A new report highlights a worrying problem for Norway. The population is ageing fast, and that brings a major economic headache for the future.
Right now, the biggest problem faced by Norway is the necessary transition away from the oil and gas industry. The country's economy has been fuelled by the deposits under the Norwegian continental shelf for decades.
With reservoirs running dry, the economy needs to diversify. But with investment in modern technologies such as electric battery and charging infrastructure, offshore wind, and autonomous shipping, Norway's government does at least have a plan.
The same can't be said, yet, for the problem of a future demographic shift. A new report from Statistics Norway (SSB) paints a stark picture that cannot be ignored.
Norway's population is growing – and ageing
The present population of Norway stands at around 5.35 million. SSB estimates that by 2060, this will rise to around 6.1 million. By 2100, it could be around 6.3 million. These predictions are actually less than a previous report, but with less immigration and a lower birth rate, the underlying problem remains.
On a percentage basis, Norway’s population is getting older, fast. SSB senior researcher Astri Syse calls the expected change that will leave Norway with more elderly citizens than young people aged up to 19 in just ten years an “historic shift.”
“Clear signs of ageing, lower population growth and more elderly immigrants are trends that will characterize population development in Norway from now on,” says Syse in the report.
The share of the “very old,” which SSB defines as those aged 90 or above, will also increase. This increase could be as much as five-fold: from 45,000 to 210,000 by 2060.
An economic time bomb
What's the problem? Simply put, it's the mathematics of money. A bigger proportion of the population needs retirement income, but a smaller proportion is actually working and paying tax.
To put in more concrete numbers, 10 people in employment supported 1.9 pensioners in 1970. By 2016, that figure had risen to 2.3 pensioners. But by 2060, it's expected to be almost as high as 4. Something is needed to plug the shortfall in pension funds, but also a likely increase in healthcare costs.
That's either an increase in tax, a decrease in pension payouts, or a later retirement age. Or, of course, a combination of all three.
In 1967, the life expectancy of Norwegians was just over 70 for men, but today it's 81. Women typically live a few years longer than men. That longer life expectancy trend is set to continue, creating even more pressure on Norwegian pensions and healthcare costs.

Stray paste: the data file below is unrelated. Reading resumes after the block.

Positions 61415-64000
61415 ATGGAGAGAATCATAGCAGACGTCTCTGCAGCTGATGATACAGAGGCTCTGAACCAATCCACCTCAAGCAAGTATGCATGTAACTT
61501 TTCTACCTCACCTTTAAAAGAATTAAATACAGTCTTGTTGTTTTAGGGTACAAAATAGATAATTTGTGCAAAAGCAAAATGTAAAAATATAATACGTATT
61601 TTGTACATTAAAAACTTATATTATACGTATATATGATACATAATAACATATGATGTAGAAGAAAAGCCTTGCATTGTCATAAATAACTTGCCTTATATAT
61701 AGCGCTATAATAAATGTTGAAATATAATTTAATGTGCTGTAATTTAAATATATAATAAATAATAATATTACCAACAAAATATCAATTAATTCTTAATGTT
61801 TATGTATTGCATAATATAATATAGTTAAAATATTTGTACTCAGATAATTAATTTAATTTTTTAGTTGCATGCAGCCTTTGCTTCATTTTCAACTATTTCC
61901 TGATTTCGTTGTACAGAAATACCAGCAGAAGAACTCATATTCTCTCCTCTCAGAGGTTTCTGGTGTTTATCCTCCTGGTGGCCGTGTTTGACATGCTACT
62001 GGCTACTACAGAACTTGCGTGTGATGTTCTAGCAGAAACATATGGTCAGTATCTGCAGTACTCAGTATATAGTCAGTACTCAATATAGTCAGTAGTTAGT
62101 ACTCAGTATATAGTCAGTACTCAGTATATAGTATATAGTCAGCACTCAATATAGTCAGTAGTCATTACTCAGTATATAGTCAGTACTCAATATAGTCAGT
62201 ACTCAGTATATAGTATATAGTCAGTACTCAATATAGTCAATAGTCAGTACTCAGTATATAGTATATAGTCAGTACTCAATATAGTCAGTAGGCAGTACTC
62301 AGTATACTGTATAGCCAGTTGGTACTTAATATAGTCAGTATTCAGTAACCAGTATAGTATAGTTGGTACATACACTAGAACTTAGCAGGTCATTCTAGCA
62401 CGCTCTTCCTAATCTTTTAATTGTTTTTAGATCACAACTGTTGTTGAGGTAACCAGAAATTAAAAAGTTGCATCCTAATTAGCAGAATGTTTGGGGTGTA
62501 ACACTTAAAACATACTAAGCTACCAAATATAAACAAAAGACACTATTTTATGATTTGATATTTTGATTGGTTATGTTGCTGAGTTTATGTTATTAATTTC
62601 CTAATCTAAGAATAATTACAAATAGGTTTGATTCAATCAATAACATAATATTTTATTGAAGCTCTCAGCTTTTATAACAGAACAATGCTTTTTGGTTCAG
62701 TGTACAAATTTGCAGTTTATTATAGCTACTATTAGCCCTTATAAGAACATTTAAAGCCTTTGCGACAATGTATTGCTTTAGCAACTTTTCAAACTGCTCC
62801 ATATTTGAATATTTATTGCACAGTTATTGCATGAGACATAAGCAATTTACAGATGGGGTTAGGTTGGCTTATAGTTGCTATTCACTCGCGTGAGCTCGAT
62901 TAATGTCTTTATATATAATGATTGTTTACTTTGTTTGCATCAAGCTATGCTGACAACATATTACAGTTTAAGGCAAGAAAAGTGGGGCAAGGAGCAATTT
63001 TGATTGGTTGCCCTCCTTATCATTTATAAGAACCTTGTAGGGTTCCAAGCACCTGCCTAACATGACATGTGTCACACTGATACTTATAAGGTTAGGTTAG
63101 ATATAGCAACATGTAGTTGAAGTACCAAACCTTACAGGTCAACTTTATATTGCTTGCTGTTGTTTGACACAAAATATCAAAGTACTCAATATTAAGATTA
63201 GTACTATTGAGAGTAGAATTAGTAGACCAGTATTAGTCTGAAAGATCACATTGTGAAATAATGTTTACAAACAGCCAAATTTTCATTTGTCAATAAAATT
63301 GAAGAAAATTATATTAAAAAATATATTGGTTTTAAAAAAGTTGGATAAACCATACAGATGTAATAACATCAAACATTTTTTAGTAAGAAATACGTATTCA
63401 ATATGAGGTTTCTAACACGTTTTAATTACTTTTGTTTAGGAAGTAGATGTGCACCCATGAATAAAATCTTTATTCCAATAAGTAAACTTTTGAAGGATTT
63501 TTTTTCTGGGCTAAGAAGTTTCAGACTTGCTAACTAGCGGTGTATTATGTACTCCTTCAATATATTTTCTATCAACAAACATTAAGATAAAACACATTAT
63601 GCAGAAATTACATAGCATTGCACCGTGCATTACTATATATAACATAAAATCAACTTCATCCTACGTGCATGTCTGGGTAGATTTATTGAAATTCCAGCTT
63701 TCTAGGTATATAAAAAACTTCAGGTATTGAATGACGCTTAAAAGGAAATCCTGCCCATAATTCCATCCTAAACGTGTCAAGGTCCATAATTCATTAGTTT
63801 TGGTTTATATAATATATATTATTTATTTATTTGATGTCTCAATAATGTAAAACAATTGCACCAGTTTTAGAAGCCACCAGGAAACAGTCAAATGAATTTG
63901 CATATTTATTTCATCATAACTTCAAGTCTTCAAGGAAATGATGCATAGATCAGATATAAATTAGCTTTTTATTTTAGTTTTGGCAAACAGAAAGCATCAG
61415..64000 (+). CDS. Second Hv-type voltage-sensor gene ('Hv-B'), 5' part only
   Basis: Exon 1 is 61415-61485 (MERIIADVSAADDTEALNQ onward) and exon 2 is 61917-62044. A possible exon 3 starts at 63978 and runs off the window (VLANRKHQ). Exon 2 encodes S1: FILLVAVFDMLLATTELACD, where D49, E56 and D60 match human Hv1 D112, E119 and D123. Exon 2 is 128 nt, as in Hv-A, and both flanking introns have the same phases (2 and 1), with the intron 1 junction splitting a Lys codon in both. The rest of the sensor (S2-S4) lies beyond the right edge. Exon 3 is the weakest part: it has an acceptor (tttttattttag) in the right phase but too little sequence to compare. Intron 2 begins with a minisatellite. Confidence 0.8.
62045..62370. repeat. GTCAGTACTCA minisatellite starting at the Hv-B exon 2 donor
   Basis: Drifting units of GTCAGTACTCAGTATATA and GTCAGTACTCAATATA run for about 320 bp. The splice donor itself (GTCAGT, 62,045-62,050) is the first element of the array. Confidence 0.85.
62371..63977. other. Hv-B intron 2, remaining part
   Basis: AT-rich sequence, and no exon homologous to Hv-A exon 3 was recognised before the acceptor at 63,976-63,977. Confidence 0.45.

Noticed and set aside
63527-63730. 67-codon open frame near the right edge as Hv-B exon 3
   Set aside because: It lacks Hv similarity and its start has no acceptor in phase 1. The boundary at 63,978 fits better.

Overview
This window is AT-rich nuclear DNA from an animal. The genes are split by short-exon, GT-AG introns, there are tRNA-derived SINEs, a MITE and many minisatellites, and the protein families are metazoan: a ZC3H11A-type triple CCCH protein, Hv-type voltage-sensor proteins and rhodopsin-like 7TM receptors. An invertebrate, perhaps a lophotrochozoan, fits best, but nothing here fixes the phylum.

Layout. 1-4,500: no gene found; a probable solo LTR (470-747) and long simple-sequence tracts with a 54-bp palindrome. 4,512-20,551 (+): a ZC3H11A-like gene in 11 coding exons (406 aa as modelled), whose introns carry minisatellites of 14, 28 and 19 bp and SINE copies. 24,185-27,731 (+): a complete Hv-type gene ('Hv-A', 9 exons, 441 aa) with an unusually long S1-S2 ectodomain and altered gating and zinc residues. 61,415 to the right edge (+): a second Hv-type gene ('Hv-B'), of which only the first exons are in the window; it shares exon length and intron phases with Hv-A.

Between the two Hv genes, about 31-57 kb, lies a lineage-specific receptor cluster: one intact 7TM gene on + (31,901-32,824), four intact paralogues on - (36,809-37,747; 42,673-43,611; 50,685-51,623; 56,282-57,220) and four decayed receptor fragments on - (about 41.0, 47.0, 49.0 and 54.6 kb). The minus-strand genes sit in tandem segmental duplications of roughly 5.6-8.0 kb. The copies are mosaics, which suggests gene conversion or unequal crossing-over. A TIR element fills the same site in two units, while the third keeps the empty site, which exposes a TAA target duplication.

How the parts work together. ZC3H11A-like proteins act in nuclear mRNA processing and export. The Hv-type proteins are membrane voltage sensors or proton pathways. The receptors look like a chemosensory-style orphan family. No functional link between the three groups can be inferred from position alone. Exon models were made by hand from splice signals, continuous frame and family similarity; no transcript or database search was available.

One pension researcher believes that the country needs to extend its retirement age. “This solution means that the proportion of life we spend as pensioners is kept stable, while at the same time we can avoid increasing poverty among pensioners as pension payments continue to be adjusted downwards,” said Axel West Pedersen to Science Norway.
“By increasing the age at which we allow people to draw on their guaranteed pension rather than lowering the amount of the benefit, we can ensure that the minimum benefit in the pension system follows the general trend for wages overall,” West Pedersen added.
A change in immigration patterns
In 1980, Norway's population stood at just four million people. A lot (but not all) of the rapid rise since then has been due to immigration. However, a surplus of births vs. deaths of around 15,000 annually has also been observed.
Both immigration and surplus births are expected to drive the population growth up to 2040. However, the birth surplus is expected to decline by then, as the “baby boom” generation will have died out. By 2050, SSB expects to see more deaths than births.
This means that any increase in population after this point would be because of immigration. However, immigration patterns are also expected to change. SSB expects the rate of immigration to slow down, but not drastically.
“From 2022 onwards, we project that annual immigration will decline from around 45,000 to around 37,000 in 2100,” states the report.
The impact of recent events
Somewhat surprisingly, the recent health crisis won't make a major impact on the projections, according to SSB. They do, however, admit that recent events make the report's findings more uncertain.
“Population projections are inherently uncertain. The uncertainty usually increases the further into the future we look. It has been especially challenging to formulate assumptions this year – even for the short term,” states the report.
However, while mortality is not expected to rise, “it will lead to lower fertility and immigration in the short term.” The border closure has meant people planning to move to Norway may now not come. The researchers also believe families may reconsider plans to have more children.
The full report from SSB can be read as a PDF here.